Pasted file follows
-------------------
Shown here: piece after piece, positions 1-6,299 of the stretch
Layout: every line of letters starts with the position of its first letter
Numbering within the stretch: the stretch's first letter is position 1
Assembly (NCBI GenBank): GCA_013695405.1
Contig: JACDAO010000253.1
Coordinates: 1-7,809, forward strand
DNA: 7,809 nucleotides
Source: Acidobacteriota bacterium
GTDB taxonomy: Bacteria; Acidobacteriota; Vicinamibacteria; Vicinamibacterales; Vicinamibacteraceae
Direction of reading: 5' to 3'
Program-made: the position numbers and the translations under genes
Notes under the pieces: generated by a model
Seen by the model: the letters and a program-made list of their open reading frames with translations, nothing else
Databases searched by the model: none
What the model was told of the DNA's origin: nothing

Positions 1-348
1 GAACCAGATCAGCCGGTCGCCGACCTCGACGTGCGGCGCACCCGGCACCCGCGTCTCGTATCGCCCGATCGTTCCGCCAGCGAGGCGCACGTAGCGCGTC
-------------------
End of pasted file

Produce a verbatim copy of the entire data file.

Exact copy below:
Shown here: piece after piece, positions 1-6,299 of the stretch
Layout: every line of letters starts with the position of its first letter
Numbering within the stretch: the stretch's first letter is position 1
Assembly (NCBI GenBank): GCA_013695405.1
Contig: JACDAO010000253.1
Coordinates: 1-7,809, forward strand
DNA: 7,809 nucleotides
Source: Acidobacteriota bacterium
GTDB taxonomy: Bacteria; Acidobacteriota; Vicinamibacteria; Vicinamibacterales; Vicinamibacteraceae
Direction of reading: 5' to 3'
Program-made: the position numbers and the translations under genes
Notes under the pieces: generated by a model
Seen by the model: the letters and a program-made list of their open reading frames with translations, nothing else
Databases searched by the model: none
What the model was told of the DNA's origin: nothing

Positions 1-348
1 GAACCAGATCAGCCGGTCGCCGACCTCGACGTGCGGCGCACCCGGCACCCGCGTCTCGTATCGCCCGATCGTTCCGCCAGCGAGGCGCACGTAGCGCGTC